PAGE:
My rating: 5 of 5 stars
Well, you got me. After my rapturous reading of My Name is Mina, I came to My Dad’s a Birdman with open arms. I fell in love with the jacket and then, I fell in love with the book.
The thing about your books, about Mina, about Skellig, and about My Dad’s a Birdman, is that they are full of magic. And it’s not top-hat, wand-wielding, rabbit out of a hat magic. It’s the sort of magic that lives next door. Or in the kitchen. Or in the hands of a dumpling pulled together by song.
And it’s the sort of magic that knows shadow, and knows light. It’s the magic that knows pain, that understand that life can be pain, but doesn’t give it rhyme or reason or rationale. It’s the sort of magic that just is and accepts that it is.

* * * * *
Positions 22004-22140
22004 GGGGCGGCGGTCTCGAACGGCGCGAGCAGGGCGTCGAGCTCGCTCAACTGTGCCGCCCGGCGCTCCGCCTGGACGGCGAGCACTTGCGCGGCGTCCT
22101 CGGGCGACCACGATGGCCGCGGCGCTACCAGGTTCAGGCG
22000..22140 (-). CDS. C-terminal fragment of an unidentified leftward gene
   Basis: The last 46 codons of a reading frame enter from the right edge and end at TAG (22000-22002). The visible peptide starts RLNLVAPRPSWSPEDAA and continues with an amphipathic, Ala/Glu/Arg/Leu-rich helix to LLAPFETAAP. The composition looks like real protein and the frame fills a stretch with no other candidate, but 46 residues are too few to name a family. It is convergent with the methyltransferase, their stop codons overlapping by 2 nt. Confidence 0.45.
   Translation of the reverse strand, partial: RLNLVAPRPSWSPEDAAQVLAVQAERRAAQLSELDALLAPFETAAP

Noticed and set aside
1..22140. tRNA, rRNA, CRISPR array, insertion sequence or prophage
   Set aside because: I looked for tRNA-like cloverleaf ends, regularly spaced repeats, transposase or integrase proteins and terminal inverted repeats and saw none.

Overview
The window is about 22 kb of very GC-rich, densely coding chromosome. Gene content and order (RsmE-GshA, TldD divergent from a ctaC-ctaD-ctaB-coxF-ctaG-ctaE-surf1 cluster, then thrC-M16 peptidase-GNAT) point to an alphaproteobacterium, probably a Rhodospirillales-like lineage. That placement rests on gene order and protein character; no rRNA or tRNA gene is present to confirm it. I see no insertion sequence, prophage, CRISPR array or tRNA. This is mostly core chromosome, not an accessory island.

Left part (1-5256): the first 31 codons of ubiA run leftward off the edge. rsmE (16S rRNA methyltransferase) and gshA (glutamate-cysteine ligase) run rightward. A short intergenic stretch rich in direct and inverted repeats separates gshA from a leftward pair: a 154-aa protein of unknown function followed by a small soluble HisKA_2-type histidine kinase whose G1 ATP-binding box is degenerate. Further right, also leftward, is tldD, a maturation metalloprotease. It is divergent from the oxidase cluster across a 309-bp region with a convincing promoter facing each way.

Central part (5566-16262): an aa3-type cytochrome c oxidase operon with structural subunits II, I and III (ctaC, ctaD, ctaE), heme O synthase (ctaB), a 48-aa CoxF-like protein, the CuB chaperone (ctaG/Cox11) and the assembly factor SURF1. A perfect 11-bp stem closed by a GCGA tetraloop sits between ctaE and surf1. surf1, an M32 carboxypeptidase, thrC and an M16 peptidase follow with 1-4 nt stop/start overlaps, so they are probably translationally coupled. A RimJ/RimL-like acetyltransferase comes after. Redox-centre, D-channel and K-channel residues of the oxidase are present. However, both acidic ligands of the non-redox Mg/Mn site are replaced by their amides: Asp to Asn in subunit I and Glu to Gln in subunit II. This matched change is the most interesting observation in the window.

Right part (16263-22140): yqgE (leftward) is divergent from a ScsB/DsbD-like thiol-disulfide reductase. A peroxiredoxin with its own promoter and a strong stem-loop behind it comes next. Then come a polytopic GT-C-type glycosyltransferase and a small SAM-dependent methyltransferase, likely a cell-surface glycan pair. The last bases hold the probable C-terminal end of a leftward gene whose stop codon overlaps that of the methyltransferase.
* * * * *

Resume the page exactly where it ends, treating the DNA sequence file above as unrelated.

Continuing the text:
And it’s beautiful. It’s beautiful.
And My Dad’s a Birdman is beautiful. It’s the sort of book that you have to go along with, because if you’re left behind, that’s it. You need to jump. You need to fly. Because if you don’t, then you’re just grief, raw and shadowy and lost in a life you once lived.
So David, can you stop making me cry? Can you stop making me cry with the quietest of words and the softest of sounds and the damn damn suet that seems to just embody everything and everyone in the briefest of moments?
And can you just, please, just keep on doing what you’re doing?